The first part of the epic concentrates on Sardar Kahn (Manoj Bajpayee), whose mother dies in childbirth, and his father Shahid (Jaideep Ahlawat) is first expelled from his town for stealing by the Qureshis, a powerful family who runs it, and is then murdered at the behest of his boss Ramadhir Singh (Tigmanshu Dhulia), when he fears Shahid, who he has hired as muscle, is too ambitious. All of this in the 1940s, where first the British rule, and then, after Independence, the Indian upper class takes over. Sardar, now raised by his father’s friend, Nasir (Piyush Mishra), who acts as the movie’s much needed narrator, is heartbroken by his father’s murder – and shaves his head, vowing to only grow his hair back when he has gotten his revenge – both on the Qureshis and on Singh – who work together. Sardar becomes a ruthless, powerful gangster in Wasseypur – in the Northern part of India - a torn in the side of Singh, who has become a powerful politician. On the home front, Sardar is a different man – and falls for not one, but two powerful women. First is Nagma (Richa Chadda), and next is Durga (Reema Sen) – and has five sons between the two women. He first abandons Nagma, turning his sons from that marriage against him, and then abandons Durga and returns to Nagma, doing the same thing to his son there. The two women both love and hate the man – which is the same for his sons. The second half concentrates on Sardar’s son Faizal (Nawazuddin Siddiqui), a pothead with little business sense, but a nasty streak in him as big as his father’s. We’ve now made our way to the 1980s and beyond – and Faizal continues the feud his grandfather started and passed down from one generation to the next. Like his father, he falls in love with a strong woman, Moshina (Huma Qureshi). The second half of the film is far more violent than the first – setting the tone with one of the bloodiest beheadings I can recall seeing (although it’s in shadow, so it’s not too stomach churning), as the pattern of murder and retribution is played out over and over again. The film ends with the bloodiest gun battle a hospital has seen since John Woo’s Hard Boiled (1992).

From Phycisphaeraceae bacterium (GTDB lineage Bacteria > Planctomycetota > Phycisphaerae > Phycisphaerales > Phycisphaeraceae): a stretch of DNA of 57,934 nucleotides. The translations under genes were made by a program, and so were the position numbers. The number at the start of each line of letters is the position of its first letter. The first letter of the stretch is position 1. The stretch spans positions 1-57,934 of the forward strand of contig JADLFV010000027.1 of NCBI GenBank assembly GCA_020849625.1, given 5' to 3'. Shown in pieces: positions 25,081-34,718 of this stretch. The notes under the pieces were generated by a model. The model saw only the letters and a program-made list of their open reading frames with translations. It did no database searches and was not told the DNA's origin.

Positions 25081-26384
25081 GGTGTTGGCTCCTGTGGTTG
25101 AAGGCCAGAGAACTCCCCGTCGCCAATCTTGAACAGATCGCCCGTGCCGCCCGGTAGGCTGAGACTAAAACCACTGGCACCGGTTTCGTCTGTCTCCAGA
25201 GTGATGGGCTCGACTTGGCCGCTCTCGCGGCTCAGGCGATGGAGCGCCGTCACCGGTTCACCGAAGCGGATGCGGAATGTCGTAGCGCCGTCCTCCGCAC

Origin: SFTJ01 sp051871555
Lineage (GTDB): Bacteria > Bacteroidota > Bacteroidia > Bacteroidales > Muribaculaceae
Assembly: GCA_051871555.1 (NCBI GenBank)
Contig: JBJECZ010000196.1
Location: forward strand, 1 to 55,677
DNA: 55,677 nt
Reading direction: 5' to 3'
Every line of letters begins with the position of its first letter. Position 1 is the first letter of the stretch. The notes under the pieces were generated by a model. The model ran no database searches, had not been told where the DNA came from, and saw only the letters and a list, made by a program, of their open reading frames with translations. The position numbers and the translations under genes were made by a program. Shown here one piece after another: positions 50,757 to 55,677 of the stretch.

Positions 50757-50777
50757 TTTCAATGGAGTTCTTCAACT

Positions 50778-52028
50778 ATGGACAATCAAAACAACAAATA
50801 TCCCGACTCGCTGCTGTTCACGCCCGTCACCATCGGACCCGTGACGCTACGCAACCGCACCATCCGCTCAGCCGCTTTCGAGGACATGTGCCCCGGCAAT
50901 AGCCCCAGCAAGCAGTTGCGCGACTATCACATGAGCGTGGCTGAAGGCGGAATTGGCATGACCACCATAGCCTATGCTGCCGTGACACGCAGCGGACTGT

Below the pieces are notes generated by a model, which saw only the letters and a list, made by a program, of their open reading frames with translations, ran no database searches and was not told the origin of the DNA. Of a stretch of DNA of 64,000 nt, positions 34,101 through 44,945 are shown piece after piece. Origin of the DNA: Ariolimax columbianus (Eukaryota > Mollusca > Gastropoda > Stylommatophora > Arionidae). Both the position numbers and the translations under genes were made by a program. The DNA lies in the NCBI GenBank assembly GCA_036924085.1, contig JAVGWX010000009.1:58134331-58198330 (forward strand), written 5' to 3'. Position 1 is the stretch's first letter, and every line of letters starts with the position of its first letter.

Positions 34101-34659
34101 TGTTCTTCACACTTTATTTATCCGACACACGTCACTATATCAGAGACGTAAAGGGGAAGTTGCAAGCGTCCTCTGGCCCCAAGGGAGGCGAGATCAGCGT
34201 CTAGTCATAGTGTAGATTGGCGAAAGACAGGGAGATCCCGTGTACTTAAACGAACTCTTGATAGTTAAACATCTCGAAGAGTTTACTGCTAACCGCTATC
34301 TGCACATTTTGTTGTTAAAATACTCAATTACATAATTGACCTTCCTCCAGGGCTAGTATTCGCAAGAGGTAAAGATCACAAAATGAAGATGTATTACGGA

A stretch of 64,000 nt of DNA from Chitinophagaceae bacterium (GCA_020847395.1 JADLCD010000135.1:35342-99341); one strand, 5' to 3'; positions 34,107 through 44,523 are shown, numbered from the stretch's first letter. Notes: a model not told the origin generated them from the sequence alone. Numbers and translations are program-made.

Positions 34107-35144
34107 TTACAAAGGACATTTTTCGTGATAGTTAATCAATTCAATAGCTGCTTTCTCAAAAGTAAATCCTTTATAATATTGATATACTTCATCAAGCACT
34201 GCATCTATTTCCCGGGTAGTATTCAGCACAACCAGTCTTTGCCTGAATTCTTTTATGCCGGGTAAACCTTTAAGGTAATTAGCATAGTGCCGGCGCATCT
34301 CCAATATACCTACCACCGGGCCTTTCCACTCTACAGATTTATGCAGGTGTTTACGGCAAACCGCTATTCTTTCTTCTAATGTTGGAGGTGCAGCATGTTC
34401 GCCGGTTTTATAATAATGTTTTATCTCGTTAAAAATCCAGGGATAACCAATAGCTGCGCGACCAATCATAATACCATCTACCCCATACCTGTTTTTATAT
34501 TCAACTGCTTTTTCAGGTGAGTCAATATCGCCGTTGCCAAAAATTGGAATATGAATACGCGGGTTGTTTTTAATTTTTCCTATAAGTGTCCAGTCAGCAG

Gangs of Wasseypur is inarguably inspired more by American gangster films than by Bollywood films. There are several scenes that are direct homages to The Godfather – a murder at a gas station that will remind many of Sonny’s brutal murder, a sequence stalking a potential murder victim through a market will remind others of the great sequence in The Godfather Part II where Vito does the same thing, and a character telling his wife “Never ask me about my business” – like he’s Michael Corleone. Surprisingly, that character is not Faizel, who is clearly modelled on Al Pacino’s Michael – a man who hates his father’s business, and wants no part in it, although he can find no way out, and is destroyed, morally anyway, by it.